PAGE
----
What do those figures imply about Biden’s goal of achieving a carbon-free energy sector in a decade and a half? The current fleet of 96 nuclear power plants now generates 19.6 percent of U.S. electricity. This suggests that it would take about 290 new nuclear plants to replace the 62 percent of current power generated by burning coal and natural gas. That’s about 20 new nuclear plants per year from now until 2035. Due to excessive regulation, the costs of the only two nuclear power plants currently under construction in the U.S. have now exceeded $25 billion. Based on that figure, building 290 such plants would cost a bit over $3.6 trillion.
What about using only renewable power instead? Since most hydropower sites are already occupied, let’s look only at how much wind and solar capacity it would take to replace the power generated now using fossil fuels. Right now, 104 gigawatts of wind power and 36 gigawatts of solar power generation-rated capacity are installed. The EIA estimates that 12.2 and 15.4 gigawatts of additional wind and solar generation capacity, respectively, will be constructed in 2021. Generously assuming that the new plants would generate about half of their rated capacities, it would at that rate take about 50 years for these renewable sources to completely replace the U.S.’s current fleet of fossil fuel generation plants.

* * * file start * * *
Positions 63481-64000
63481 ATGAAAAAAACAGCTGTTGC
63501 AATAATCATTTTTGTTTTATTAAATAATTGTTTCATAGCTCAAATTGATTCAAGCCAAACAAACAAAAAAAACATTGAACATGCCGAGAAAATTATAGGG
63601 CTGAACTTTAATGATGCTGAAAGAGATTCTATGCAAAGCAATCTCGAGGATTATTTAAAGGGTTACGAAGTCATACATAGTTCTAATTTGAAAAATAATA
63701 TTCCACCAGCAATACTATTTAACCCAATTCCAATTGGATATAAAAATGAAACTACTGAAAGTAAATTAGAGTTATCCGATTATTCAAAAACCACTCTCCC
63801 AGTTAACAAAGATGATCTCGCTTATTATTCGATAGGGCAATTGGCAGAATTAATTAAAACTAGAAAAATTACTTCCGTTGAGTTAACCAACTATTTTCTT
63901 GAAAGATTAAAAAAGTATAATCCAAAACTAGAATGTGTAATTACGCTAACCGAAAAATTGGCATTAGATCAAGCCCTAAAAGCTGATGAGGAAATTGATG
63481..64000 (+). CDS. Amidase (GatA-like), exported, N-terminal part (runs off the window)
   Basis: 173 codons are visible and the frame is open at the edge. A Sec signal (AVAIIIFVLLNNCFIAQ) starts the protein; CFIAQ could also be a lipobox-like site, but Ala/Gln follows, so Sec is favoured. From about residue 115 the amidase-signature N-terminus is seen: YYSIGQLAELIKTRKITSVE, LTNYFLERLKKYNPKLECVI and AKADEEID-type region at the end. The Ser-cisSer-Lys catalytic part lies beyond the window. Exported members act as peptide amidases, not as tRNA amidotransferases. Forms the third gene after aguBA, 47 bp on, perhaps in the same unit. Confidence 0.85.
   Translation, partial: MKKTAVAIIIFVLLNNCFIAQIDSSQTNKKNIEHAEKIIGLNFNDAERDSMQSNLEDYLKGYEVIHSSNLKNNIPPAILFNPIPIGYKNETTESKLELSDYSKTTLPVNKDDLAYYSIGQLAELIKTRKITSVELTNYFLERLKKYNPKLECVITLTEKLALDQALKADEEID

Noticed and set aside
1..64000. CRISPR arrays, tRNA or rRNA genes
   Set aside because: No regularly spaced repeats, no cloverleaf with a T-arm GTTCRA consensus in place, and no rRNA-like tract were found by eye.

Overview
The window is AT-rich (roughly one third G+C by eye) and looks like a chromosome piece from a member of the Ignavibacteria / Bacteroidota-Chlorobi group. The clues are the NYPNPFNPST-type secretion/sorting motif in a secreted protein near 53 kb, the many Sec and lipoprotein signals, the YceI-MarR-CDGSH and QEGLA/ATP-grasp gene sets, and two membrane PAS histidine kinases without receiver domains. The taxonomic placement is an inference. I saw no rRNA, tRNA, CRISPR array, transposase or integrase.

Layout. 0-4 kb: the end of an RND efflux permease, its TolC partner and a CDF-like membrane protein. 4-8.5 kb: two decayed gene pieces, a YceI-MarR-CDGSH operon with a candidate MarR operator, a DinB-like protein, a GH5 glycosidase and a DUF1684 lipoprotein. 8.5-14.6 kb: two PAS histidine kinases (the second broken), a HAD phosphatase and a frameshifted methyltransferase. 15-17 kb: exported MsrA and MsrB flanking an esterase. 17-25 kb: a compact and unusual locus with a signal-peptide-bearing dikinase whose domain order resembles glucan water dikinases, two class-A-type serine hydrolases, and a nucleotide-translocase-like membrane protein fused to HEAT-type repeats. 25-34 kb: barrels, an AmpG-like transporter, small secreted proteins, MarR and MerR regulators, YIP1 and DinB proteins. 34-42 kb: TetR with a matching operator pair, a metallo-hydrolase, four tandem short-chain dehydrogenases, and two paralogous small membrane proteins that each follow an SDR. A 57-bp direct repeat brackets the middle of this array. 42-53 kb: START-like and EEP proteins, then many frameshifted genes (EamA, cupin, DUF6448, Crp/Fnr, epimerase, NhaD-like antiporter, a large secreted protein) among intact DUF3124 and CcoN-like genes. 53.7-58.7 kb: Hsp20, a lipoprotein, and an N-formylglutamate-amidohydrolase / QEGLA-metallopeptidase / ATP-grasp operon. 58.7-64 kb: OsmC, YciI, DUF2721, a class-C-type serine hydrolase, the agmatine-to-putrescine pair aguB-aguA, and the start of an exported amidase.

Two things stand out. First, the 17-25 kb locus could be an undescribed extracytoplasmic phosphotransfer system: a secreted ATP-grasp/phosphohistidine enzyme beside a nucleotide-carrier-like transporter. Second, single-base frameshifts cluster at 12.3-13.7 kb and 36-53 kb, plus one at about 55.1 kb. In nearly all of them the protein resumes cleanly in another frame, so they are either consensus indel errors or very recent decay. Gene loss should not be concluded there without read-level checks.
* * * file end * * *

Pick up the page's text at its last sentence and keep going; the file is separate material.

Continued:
But let’s assume that that the rate of renewable power installation can be more than tripled. How much would it cost to replace 791 gigawatts of fossil fuel generation capacity with the same amount of renewable power-rated generation capacity by 2035? American Electric Power plans to spend $2 billion building 1,500 megawatts of wind generation in Oklahoma over the next two years. Using that figure yields an estimated cost of just over $1 trillion, which more than doubles to at least $2 trillion when taking into account the actual capacity factors of intermittent renewable sources of energy.